A rawcounts plot for top and bottom sensors for this sticky (top → bottom) gesture is shown in Figure 5. The bottom sensor continues to stay triggered for more time after the top sensor stops sensing the hand. This indicates that the hand has stopped at the bottom sensor instead of continuing straight down. To issue the sticky command, we check if the top sensor was triggered first, followed by triggering of the bottom sensor. Then the top sensor no longer senses a hand while the bottom sensor still continues to sense a hand near it. After the hand stays near the bottom sensor for more than a threshold of time, the sticky command is issued as long as the bottom sensor senses the hand near it. Similarly, other gestures too can be modified to have ‘sticky’ feature. This enables gestures to replace the up/down button functions completely.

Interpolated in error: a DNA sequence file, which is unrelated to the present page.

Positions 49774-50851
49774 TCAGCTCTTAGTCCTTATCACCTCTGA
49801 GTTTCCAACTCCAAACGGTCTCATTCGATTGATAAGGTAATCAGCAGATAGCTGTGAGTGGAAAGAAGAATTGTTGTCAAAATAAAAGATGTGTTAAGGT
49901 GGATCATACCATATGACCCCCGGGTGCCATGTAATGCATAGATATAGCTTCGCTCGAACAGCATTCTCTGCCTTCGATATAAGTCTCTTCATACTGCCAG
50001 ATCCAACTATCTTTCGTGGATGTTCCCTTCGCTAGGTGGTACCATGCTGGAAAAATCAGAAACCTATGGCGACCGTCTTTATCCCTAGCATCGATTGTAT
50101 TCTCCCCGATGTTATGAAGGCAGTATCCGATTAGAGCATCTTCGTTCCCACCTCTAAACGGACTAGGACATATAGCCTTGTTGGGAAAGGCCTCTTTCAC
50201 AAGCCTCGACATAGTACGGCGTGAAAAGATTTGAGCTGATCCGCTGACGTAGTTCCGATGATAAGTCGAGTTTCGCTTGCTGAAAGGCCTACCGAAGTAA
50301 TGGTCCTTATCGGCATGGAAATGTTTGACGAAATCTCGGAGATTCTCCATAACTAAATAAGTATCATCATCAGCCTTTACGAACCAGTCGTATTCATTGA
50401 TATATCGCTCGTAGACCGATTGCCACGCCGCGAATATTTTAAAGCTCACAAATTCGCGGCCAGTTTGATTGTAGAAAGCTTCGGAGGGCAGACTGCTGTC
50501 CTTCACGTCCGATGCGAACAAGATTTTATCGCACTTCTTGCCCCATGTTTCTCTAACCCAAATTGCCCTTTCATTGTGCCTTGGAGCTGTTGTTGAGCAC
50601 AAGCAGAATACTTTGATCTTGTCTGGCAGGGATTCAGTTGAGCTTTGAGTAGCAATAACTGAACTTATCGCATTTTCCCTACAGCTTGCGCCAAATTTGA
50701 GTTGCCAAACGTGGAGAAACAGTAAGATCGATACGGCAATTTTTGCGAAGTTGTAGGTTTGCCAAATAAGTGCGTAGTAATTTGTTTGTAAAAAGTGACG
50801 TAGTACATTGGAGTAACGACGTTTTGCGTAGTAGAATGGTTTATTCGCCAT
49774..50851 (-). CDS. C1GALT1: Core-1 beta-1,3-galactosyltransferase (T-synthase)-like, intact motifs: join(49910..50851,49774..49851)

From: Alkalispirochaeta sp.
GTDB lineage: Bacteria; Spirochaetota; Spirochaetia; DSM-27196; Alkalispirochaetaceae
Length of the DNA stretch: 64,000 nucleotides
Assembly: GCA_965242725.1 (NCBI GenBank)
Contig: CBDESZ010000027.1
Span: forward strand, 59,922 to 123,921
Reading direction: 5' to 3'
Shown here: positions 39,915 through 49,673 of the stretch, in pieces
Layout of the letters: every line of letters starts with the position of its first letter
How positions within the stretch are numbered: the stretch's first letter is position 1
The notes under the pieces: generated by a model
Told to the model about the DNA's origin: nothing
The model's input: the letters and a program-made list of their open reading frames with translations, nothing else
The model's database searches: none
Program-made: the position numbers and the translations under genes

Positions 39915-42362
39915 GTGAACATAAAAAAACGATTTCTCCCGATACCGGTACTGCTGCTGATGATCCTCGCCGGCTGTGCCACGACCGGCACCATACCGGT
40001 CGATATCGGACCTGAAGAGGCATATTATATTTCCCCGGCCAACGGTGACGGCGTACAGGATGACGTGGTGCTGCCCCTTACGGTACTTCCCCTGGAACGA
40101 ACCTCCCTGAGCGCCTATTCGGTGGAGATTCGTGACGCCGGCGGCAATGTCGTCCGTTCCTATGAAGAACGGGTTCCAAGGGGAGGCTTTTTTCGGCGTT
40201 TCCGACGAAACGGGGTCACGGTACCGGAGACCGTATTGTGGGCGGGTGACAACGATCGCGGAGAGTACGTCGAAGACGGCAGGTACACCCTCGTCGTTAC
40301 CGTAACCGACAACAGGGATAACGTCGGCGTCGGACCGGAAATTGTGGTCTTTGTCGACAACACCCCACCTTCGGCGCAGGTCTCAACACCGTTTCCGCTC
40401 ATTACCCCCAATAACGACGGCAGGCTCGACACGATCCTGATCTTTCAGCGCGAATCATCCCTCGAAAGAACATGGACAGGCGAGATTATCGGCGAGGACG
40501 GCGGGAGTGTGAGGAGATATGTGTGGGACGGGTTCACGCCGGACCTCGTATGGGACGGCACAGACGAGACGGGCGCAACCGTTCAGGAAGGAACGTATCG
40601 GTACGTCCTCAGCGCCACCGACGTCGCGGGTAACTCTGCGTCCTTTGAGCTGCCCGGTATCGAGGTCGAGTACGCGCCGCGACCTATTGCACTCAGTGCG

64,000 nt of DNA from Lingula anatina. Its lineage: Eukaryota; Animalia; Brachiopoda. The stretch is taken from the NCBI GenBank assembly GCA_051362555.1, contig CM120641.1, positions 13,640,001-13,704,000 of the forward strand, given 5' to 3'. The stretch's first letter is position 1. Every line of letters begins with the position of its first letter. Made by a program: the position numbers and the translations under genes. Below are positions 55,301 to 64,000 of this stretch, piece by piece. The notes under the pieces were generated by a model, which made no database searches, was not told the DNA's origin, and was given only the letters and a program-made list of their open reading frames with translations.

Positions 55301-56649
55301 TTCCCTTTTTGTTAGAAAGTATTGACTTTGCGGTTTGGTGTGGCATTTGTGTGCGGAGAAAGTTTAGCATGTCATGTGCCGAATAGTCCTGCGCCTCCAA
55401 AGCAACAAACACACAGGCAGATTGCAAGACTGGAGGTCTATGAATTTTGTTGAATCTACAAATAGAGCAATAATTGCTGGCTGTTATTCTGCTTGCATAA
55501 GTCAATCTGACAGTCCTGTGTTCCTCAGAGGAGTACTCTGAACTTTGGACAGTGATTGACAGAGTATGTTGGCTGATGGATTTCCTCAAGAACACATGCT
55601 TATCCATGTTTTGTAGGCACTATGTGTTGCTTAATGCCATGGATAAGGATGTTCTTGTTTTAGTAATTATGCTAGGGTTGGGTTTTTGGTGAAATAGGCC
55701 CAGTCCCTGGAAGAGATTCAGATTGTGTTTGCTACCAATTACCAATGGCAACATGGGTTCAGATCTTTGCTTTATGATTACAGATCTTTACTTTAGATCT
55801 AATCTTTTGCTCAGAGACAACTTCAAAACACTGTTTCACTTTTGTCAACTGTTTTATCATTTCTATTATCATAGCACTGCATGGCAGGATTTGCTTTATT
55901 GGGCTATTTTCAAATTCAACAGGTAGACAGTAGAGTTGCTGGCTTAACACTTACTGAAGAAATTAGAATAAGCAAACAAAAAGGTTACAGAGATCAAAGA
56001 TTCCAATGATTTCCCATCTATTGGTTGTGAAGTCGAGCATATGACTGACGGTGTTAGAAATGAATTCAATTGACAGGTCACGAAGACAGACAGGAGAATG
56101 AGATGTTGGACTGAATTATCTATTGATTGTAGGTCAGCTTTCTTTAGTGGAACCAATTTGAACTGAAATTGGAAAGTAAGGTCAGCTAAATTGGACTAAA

Figure 5. Signal plot for top and bottom sensors for sticky (top → bottom) gesture. The signal on the bottom sensor stays on, longer indicating a ‘sticky’ gesture
The hand can start over any of the sensors and then traverse in a circular pattern in either a clockwise or anticlockwise direction over the other sensors. The loop is completed when the hand reaches the sensor on which it started then exits the circular loop gesture by moving away. For example, the hand can move over the right sensor and then move clockwise over the bottom, left and top sensors in that order before exiting the loop over the right sensor again. Similarly, a counterclockwise loop can be completed by reversing the direction of movement of the hand. Also, multiple